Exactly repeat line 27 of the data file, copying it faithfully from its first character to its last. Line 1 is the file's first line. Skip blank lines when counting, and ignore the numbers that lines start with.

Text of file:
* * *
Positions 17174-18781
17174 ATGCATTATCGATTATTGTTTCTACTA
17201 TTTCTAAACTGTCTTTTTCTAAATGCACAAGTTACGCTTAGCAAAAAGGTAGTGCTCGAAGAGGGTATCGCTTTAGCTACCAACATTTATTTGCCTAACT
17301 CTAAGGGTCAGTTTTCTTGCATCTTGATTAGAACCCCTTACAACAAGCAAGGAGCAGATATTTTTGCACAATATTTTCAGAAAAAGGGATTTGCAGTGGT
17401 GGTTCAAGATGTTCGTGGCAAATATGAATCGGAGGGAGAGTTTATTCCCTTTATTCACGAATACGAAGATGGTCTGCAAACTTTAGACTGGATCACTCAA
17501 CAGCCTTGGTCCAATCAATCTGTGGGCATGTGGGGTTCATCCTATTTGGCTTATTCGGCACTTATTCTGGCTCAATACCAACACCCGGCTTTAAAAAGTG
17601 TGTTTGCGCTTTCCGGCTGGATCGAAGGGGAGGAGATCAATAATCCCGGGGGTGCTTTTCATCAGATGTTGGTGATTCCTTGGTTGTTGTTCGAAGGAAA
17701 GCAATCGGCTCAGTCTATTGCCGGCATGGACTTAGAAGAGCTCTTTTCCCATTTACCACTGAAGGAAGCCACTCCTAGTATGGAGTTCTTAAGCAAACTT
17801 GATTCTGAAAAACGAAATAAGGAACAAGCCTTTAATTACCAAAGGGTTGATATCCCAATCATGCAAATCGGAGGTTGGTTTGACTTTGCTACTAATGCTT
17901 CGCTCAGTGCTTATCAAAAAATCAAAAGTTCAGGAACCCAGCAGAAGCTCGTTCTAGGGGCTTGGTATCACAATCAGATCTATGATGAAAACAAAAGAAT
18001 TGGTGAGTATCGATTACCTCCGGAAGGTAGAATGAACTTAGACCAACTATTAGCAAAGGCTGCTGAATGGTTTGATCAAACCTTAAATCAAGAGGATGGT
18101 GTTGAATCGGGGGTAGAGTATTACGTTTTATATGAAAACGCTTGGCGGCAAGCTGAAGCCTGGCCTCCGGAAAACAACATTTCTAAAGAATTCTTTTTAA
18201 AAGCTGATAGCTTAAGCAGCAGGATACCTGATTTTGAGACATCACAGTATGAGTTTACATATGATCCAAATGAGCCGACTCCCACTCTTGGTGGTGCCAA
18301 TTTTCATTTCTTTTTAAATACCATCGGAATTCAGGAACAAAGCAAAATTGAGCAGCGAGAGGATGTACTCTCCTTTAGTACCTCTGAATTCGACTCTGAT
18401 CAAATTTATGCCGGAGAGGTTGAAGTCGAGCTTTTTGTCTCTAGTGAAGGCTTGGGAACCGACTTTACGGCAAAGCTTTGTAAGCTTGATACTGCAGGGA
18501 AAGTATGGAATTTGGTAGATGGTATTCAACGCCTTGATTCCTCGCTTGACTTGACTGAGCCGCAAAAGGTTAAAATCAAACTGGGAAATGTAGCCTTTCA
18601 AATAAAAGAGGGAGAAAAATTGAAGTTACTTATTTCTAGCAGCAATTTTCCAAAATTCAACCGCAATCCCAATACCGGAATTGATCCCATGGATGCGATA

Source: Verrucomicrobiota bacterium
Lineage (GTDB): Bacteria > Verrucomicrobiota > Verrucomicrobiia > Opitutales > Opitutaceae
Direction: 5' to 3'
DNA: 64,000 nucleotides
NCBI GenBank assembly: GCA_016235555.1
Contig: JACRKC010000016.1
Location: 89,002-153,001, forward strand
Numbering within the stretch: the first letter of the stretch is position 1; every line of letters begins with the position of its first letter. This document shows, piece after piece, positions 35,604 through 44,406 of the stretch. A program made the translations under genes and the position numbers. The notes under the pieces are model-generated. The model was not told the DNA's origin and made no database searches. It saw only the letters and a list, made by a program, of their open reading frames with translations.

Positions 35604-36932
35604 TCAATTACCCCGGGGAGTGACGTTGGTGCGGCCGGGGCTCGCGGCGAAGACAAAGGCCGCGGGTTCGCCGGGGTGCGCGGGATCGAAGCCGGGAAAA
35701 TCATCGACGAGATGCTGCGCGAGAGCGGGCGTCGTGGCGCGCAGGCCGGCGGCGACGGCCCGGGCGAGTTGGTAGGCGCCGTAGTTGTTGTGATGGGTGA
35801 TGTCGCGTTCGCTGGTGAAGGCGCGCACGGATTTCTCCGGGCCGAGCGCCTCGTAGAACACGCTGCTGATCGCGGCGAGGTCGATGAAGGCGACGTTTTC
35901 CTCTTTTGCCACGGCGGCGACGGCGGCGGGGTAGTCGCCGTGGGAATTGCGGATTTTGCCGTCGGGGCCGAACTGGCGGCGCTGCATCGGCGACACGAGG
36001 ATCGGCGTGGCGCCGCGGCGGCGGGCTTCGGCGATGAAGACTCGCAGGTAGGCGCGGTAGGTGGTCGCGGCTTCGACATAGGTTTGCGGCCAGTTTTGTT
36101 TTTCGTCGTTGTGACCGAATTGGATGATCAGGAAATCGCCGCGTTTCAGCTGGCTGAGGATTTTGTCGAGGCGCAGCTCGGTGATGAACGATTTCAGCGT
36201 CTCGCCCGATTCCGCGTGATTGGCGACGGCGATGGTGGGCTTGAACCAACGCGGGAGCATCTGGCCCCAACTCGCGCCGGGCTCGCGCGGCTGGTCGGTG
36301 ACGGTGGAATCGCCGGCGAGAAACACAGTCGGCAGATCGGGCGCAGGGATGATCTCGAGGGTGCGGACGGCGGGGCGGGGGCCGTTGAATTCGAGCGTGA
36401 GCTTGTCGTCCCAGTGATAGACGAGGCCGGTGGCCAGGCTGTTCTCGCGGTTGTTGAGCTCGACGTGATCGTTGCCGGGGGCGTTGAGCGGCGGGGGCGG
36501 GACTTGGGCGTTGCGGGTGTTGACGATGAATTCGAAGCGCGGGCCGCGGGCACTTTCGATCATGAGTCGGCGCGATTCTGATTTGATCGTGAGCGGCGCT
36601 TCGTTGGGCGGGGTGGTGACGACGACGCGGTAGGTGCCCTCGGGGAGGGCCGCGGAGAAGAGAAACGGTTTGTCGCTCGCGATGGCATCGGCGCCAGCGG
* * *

35604 TCAATTACCCCGGGGAGTGACGTTGGTGCGGCCGGGGCTCGCGGCGAAGACAAAGGCCGCGGGTTCGCCGGGGTGCGCGGGATCGAAGCCGGGAAAA